Monsters on Main Street (2014) **
D: Brad Leo Lyon
C: Brad Leo Lyon, Robert Z'Dar, Martin Klebba, Mason Heidger, Carly Ellwanger, Daniel Brown, William C. Fox, Todd Bridges
Plot Synopsis: A basketball coach who has never coached, let alone played basketball, has to use his wits to protect both his team & friends from not only zombies, but a mad slasher who have interrupted the first game of the season.
REVIEW: Monsters on Main Street isn't so much a film, but a series of vignettes connected by the tiniest of plot threads. The film is in its wheelhouse when the characters dissect various horror films. One of my favorite moments is when Brad Leo Lyon's character talks about how he would charge after the killer in a horror film, instead of running away. Yet, when his character is face to face with a mad slasher, Brad's character goes running in the opposite direction. So much for all that hyped up bravery.
The film also spoofs the gratuitousness of horror films that feature nudity or that sexualize there characters. Just one problem, it's not nearly gratuitous enough. For example, in one scene, a victim to be runs through a bar, topless, in an effort to get away from the mad killer. I've seen plenty of scenes like this in other horror films. Either the film should have gone with full frontal nudity or something reminiscent of the scene in Austin Powers in which they walk around naked, yet the goodies are concealed by randomly placed objects. When it comes to sending up something, you have to over exaggerate the situation in order to get the point across. Otherwise, the very thing that you're sending up, becomes a carbon copy of what you're trying to spoof.
We're also given a straight up comedy sub-plot reminiscent of The Bad News Bears involving a girl's high school basketball team. The coach has never played before. The girls are mainly there, because they've been forced to. They would rather be sleeping around, texting on their phones or beating people up. While this part of this film is certainly watchable, it's never as scathing as it could have been, because Monsters on Main Street fails to realize that The Bad News Bears was an indictment into adults imparting a win at all cost mentality onto kids. The way that the kids misbehaved in The Bad News Bears was to drive home the idea that this win at all cost attitude is robbing kids of their youth.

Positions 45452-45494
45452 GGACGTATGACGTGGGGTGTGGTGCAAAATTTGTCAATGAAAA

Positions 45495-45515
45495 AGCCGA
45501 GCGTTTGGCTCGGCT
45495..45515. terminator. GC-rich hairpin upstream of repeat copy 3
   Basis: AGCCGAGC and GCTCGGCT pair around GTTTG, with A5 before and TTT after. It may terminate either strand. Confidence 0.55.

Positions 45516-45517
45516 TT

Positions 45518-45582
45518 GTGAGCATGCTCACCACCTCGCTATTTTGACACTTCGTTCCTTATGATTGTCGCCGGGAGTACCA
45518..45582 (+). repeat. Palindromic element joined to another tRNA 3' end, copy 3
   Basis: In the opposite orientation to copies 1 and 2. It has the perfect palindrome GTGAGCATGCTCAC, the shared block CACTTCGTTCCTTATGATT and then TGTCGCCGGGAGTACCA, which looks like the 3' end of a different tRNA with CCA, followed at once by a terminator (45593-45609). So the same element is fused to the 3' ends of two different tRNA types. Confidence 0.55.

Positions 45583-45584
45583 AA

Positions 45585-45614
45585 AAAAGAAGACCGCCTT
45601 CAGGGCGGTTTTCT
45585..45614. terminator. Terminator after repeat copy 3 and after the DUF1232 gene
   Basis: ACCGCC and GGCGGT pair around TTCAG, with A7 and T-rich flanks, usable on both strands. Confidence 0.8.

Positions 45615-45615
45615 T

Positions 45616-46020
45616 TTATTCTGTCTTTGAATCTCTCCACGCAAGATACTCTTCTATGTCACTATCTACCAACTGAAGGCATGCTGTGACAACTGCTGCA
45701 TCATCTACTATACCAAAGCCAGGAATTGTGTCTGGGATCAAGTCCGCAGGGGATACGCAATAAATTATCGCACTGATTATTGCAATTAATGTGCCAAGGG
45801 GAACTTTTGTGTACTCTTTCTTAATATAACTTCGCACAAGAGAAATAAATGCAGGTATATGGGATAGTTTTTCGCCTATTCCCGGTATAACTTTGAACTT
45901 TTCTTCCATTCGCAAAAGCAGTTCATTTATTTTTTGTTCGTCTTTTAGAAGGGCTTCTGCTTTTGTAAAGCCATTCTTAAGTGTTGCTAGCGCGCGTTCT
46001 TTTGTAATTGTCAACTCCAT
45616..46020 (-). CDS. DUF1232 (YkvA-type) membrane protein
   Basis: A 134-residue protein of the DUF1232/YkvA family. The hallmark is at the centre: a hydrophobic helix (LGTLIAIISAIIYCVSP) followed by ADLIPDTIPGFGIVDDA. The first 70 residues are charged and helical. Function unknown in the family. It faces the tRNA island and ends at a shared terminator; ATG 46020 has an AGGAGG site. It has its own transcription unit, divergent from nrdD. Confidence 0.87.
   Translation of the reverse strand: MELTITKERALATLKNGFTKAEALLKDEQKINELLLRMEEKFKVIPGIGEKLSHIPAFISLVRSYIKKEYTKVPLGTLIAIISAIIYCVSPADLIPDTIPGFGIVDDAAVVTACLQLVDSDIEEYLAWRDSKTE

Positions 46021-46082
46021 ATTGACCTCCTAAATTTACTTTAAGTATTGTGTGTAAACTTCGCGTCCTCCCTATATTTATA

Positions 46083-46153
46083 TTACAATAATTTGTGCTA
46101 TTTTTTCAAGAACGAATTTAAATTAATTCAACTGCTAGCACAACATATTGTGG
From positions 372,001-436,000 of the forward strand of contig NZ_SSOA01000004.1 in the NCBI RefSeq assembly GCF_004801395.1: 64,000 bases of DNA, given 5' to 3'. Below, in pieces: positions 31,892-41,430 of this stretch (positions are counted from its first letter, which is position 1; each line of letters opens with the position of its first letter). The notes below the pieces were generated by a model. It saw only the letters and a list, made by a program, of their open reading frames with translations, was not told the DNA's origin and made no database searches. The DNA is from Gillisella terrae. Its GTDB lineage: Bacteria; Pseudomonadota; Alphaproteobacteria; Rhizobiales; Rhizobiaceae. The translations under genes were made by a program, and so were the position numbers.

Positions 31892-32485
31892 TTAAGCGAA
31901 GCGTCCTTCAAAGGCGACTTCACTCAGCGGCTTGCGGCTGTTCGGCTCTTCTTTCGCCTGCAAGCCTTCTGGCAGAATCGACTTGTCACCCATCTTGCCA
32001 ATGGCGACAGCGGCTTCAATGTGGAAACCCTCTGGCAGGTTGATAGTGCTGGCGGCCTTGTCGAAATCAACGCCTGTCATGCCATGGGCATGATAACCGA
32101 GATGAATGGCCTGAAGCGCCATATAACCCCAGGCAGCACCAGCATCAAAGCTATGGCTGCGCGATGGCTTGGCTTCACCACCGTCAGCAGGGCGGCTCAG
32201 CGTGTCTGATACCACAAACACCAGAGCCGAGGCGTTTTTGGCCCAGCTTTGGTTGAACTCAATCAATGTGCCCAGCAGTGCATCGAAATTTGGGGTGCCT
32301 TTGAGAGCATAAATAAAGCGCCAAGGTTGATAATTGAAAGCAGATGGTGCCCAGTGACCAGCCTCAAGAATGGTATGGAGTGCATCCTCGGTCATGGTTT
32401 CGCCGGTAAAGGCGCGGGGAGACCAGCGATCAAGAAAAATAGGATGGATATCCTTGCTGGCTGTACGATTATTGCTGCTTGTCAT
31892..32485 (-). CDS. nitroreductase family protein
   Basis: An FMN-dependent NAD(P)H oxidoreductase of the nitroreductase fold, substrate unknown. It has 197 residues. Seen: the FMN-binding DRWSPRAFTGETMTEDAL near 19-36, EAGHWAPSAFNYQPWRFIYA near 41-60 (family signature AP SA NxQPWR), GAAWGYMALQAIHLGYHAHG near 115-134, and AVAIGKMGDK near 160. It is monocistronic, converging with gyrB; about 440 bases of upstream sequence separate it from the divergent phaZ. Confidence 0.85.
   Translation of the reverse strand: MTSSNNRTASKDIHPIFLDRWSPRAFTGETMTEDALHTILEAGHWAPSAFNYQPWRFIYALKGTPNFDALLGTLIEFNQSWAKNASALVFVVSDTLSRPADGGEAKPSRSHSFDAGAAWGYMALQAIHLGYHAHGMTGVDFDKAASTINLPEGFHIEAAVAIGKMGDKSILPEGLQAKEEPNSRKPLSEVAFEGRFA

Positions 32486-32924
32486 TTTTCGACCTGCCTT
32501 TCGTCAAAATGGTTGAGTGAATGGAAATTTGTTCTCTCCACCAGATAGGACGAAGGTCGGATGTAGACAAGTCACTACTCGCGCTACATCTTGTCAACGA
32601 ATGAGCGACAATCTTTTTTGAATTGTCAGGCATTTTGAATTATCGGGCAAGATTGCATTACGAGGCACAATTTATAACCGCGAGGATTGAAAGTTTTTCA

And in between all of that, there's some horror set pieces such as zombies taking over a gym or a mad slasher, who in part, takes over Main Street due to zombies lurching about. These scenes feel poorly staged and choreographed. We also have some set pieces involving the film's headliners. Robert Z'Dar, of Maniac Cop fame, is wasted in a frivolous role. Scenes with Todd Bridges feel randomly injected. Out of the trio, Martin Klebba comes off best. His scenes feel prolonged, but he does have some truly funny moments.
Now, with a running time of 110 minutes, Monsters on Main Street manages to throw in everything you could possibly think of into one movie, except maybe the kitchen sink. This is a super sized horror comedy. I was amused more often, then not. However, much like a super sized meal, after all was said and done, a part of me felt full due to the sheer length of the film's running time. Yet, a part of me felt empty. While the film tries to give you everything you could possibly want entertainment wise, none of it is nourishing. There's is so much of everything that I never quite connected to any one thing.
Next time around, I would like to see writer, director Brad Leo Lyon scale things down and give us something that's more focused and that has more structure. Monsters on Main Street has an ear for dialogue and awareness of the horror genre, but with so many other elements in play, that part of the film isn't allowed to truly shine. There's a lot more wrong, then there is right, but what's right was at least enough to keep my attention. [Not Rated] 110 mins.
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